Minimum Temperature: 10°C (50°F)
Wind Direction: South South Westerly
Chipping Barnet - also known as High Barnet - retains its character as a small market town. The focus for the centre is The Spires Shopping Centre with a range of national multiples and a supermarket plus its high street featuring a number of varied, independent outlets. There is also the Barnet Market, open on Wednesdays, Fridays and Saturdays.
In the 18th century Barnet boasted one of the largest markets in the county, and was well situated on the main road from London to the North.
After climbing the steep hill to High Barnet, a new name for the town by the 1590s, it was time to change the horses, and travellers relaxed at the many inns, which the town offered. People were also drawn to High Barnet for the therapeutic waters of the Physic Well during the 17th century, and again later in the early 19th.
The advent of the railways finished the coach trade by the 1840s, although one or two coaches continued to pass through the town into the 1890s, by then redundant but still romantic. Londoners seeking rural pleasures could reach and return from Barnet in a day, especially when High Barnet station opened in 1872. Many of the inns managed to stay in business until quite recently. Who can remember the White Horse (closed in 1971), the Salisbury Hotel (closed in 1969), the Wellington (closed 1964) and the Star (closed 1959)? At a pinch one or two may remember the Rising Sun (closed 1915).
The annual Barnet Fair, of rhyming slang fame, was very popular indeed: besides all the usual fair ground attractions and the races, drovers from as far away as Wales came to sell their ponies and cattle. To get a feel of how all these travellers and drovers might have relaxed we still have the Mitre pub, which retains much of the atmosphere promised by its timber frame fabric.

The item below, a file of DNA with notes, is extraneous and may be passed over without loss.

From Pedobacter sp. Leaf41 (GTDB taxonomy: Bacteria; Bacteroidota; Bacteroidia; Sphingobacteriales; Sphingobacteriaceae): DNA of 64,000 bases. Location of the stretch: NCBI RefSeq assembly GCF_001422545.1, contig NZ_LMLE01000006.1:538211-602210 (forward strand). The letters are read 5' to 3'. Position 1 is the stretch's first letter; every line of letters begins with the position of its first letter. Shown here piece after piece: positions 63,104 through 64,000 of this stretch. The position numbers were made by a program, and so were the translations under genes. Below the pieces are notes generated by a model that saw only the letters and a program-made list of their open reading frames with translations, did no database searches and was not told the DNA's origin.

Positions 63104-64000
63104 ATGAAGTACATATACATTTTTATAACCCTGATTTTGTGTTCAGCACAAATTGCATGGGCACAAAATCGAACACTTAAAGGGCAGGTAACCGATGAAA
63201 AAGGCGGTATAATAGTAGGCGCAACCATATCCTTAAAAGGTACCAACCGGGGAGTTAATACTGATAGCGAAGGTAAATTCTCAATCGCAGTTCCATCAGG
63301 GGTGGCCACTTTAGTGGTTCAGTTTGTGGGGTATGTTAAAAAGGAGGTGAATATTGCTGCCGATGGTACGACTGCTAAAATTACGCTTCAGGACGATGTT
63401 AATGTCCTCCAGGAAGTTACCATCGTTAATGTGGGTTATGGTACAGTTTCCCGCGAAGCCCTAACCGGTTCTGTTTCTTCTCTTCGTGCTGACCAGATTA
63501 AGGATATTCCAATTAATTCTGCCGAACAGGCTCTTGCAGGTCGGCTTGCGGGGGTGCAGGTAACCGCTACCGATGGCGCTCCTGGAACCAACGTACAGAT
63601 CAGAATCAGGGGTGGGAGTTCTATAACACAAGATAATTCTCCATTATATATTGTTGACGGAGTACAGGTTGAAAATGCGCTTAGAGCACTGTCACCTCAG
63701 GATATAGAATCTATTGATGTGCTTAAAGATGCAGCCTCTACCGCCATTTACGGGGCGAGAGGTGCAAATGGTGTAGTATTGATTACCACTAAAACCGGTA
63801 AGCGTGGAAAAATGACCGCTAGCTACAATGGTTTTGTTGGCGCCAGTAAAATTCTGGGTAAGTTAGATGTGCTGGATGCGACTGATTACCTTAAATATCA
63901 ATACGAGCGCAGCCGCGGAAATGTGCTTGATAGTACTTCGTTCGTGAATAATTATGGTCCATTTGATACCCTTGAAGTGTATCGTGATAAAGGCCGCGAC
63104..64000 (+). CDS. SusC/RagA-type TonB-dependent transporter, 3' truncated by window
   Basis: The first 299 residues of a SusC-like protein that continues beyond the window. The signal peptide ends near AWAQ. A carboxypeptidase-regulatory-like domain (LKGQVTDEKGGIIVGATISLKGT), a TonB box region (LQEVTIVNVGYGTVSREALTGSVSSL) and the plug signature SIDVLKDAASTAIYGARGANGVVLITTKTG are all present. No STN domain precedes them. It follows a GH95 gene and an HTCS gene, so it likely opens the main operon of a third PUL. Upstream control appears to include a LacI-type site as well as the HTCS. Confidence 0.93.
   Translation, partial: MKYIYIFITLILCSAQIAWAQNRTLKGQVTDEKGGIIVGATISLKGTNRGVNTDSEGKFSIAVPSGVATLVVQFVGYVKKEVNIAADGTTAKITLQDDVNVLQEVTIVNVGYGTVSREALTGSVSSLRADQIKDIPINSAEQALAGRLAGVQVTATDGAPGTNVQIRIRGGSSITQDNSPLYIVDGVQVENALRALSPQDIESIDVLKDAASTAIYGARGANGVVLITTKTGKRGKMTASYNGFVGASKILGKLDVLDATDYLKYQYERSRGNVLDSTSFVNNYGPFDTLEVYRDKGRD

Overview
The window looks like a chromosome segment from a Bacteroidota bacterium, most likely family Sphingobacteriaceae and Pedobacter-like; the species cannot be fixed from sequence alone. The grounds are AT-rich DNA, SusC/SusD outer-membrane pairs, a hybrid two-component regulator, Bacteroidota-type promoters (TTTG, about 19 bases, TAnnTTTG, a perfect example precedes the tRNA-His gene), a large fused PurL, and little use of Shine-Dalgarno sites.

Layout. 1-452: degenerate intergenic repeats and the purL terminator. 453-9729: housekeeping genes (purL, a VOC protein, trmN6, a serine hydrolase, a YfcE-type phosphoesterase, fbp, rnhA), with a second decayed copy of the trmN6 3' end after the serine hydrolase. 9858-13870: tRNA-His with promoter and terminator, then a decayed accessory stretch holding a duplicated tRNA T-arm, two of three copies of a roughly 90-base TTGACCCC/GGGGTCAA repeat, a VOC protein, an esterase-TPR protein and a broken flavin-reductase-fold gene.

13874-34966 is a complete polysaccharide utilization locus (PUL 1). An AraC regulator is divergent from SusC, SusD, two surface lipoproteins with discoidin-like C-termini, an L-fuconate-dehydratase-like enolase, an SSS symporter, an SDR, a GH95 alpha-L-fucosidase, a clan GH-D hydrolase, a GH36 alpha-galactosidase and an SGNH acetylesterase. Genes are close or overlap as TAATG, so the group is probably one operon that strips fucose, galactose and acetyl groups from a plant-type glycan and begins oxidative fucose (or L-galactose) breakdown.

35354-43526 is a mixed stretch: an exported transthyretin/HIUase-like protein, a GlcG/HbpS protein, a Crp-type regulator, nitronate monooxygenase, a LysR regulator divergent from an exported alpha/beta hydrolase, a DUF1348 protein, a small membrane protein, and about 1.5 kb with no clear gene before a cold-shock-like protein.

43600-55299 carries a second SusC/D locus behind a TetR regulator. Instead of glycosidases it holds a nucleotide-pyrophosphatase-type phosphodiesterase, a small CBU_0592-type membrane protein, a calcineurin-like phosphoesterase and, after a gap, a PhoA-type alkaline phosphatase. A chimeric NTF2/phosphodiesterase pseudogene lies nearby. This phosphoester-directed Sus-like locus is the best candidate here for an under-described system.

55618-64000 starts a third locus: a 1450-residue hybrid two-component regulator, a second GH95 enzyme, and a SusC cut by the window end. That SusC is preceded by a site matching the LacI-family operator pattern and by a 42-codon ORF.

An old and still popular name, "Chipping" Barnet referred originally to the market, which ran from the 12th century until about the 1830s, when it was described by Pigot's Directory of Hertfordshire as having become insignificant. There was a new cattle market established by a William Kemp sometime around 1869, which continued with locally supplied stock until 1959, which has become an ordinary stall market since then.
In the Victorian and Edwardian eras, family businesses, such as Pulhams the butchers and AJ Wills, supplied Barnet townsfolk and local farmers with their everyday needs. Most well known were the local printers J.Cowing, founded by John James Cowing in 1805. His sons produced the first Barnet Press in 1859, and it was very sad when, after more than 180 years serving the community, J. Cowing closed in 1986. Well known "high street" names like Boots, Woolworth, J Sainsbury, Freeman Hardy & Willis, and W H Smith, appear in 1920s and 1930s. Less familiar to younger readers but equally strong in their day were the Home and Colonial Stores. This was also the period when you could have coffee at the Continental Café, and then go and see a film at the Barnet Cinema in the High Street (not to be confused with the Odeon in Underhill). By the end of the 1970s the town was dealing with problems such as rising road traffic, a lack of parking, and competition from other shopping centres.
The Spires was part of the solution. Built in the late 1980s using the two spires from the previous Methodist Church, it incorporated a Waitrose supermarket together with 25 other contemporary shops.